X-Force #14

Story by
Art by
Clayton Crain
Colors by
Clayton Crain
Letters by
Cory Petit
Cover by
Marvel Comics

Apocalypse's return in "Cable" #13 was strangely jarring to readers of "Messiah War," largely because the one-shot that kicked off the crossover failed to make it clear that he was going to be involved at all. It's good, then, to see "X-Force" #14 give the character's situation enough set-up and exposition that he slots right into the existing plot, which thus far has seen little more than X-Force have an extended chat with Cable and Deadpool.

That does change with this issue, as the talking stops and our favorite mutants actually get around to doing something other than bickering amongst themselves. There's an unexpected twist involving one member of X-Force that has the potential to throw an exciting spanner in the works, while Cable gets to confront one of his oldest foes in a great showdown that, surprisingly, even goes so far as to resolve his current status with the character's previous appearance. X-Men continuity obsessives like me couldn't be more pleased by such developments.

Indeed, an obsession with minor elements of past continuity -- dragging in old villains and concepts with neither explanation nor discrimination -- is something that has dogged "X-Force" from day one, preventing it from reaching its full potential. The tight plotting of this arc has thankfully done away with such excesses, and it makes the issue one of the series' most enjoyable to date, as readers are free to enjoy the character moments without the strain of trying to remember why they remember the name Cameron Hodge and where he last turned up.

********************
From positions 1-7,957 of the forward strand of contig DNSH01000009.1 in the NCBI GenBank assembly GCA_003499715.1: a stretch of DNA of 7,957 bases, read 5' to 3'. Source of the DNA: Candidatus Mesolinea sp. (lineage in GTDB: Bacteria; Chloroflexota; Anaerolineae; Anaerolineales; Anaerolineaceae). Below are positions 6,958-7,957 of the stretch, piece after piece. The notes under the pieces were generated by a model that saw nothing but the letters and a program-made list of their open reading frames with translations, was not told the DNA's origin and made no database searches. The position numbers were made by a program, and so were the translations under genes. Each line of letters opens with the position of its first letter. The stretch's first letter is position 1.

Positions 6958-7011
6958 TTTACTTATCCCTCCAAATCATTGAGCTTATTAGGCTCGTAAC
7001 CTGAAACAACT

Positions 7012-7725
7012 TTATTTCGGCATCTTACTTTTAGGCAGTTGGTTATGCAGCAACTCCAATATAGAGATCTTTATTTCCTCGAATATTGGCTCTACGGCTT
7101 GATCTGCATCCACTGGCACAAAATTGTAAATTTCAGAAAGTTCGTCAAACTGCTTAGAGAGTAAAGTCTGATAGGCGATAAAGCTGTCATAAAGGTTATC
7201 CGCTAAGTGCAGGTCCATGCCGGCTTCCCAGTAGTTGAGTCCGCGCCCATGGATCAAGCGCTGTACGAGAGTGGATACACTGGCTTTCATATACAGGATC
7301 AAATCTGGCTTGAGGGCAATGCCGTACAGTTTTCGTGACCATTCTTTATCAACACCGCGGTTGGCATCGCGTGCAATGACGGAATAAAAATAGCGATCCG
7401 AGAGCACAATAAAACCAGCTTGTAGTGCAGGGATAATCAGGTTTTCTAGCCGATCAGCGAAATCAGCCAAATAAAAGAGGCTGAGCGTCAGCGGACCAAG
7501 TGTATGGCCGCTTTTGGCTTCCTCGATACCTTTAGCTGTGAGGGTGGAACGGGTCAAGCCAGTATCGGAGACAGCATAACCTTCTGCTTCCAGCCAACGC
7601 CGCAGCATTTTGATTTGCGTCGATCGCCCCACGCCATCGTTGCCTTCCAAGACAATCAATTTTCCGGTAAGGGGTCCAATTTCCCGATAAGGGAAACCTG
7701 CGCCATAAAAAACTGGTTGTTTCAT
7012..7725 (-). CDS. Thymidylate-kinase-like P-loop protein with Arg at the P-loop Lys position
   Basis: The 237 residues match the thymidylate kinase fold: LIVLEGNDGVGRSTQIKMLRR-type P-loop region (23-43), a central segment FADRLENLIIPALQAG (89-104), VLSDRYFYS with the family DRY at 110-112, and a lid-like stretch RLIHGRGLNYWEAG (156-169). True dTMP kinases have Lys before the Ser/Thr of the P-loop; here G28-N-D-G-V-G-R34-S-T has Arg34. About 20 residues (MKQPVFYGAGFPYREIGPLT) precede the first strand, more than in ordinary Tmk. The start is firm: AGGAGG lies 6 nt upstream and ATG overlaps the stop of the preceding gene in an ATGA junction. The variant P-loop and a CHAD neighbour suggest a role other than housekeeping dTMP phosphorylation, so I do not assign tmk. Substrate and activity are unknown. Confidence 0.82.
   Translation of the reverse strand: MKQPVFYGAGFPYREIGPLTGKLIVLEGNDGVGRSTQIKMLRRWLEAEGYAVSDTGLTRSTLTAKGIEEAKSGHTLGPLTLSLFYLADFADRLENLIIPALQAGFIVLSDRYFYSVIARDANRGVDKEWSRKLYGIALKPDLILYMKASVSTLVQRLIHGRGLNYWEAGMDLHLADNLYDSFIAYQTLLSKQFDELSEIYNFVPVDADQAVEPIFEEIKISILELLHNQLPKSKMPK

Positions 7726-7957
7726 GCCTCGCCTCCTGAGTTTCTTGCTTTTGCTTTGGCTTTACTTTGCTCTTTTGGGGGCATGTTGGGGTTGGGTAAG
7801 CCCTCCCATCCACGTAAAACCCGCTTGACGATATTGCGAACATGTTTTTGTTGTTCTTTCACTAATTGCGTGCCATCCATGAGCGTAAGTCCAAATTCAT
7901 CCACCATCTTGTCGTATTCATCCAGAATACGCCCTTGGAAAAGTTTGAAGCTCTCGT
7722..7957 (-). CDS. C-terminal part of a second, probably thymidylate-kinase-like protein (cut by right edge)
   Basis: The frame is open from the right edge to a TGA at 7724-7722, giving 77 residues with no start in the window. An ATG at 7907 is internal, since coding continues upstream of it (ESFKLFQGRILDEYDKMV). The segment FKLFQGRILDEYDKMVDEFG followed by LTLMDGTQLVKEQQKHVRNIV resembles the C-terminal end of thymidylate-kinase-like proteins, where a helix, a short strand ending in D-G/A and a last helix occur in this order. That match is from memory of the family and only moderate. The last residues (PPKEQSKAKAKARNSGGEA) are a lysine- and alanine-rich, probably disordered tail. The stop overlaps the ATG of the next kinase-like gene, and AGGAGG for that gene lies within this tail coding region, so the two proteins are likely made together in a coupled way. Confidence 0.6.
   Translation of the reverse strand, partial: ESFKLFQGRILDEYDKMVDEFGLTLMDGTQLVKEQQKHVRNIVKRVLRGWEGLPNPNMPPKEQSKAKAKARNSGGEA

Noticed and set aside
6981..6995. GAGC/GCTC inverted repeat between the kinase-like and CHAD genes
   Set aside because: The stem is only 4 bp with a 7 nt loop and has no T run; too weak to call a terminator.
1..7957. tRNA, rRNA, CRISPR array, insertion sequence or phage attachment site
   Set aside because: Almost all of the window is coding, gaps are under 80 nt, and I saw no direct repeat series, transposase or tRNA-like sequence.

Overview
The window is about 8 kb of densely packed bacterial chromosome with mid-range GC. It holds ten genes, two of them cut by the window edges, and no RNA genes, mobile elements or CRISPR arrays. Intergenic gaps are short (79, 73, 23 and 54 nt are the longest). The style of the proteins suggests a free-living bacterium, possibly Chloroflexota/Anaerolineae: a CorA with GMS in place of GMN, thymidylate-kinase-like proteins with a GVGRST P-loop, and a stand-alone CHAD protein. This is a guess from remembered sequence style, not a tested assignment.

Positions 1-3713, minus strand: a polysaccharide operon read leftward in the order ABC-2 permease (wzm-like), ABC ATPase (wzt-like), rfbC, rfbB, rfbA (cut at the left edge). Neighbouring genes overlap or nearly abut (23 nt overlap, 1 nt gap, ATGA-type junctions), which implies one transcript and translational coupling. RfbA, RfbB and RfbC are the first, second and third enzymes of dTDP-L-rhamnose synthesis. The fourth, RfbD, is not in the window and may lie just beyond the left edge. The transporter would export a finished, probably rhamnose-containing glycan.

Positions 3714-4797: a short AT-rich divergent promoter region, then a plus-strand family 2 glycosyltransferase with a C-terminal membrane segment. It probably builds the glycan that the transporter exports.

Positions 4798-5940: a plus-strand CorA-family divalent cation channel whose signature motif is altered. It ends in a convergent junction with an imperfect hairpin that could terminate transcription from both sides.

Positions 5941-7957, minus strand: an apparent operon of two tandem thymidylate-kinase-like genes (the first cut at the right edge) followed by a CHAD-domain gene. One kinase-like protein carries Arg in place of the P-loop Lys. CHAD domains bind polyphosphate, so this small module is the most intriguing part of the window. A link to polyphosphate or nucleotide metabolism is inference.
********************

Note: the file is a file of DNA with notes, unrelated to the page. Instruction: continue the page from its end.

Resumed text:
Speaking of character moments, Kyle and Yost are clearly paying attention to them, and most everyone gets a good look in the issue. There's a particularly good exchange between Hope and X-23, and even Warpath has his moment in the spotlight.

So far, Messiah War has kept a tight focus, doing well to replicate the gravity of its predecessor, Messiah Complex, while having only a fraction of the page-time to work with. Each chapter is a speedy read, but when it looks this good and tries this hard, it's all adding up to a crossover that's going to be fondly remembered.

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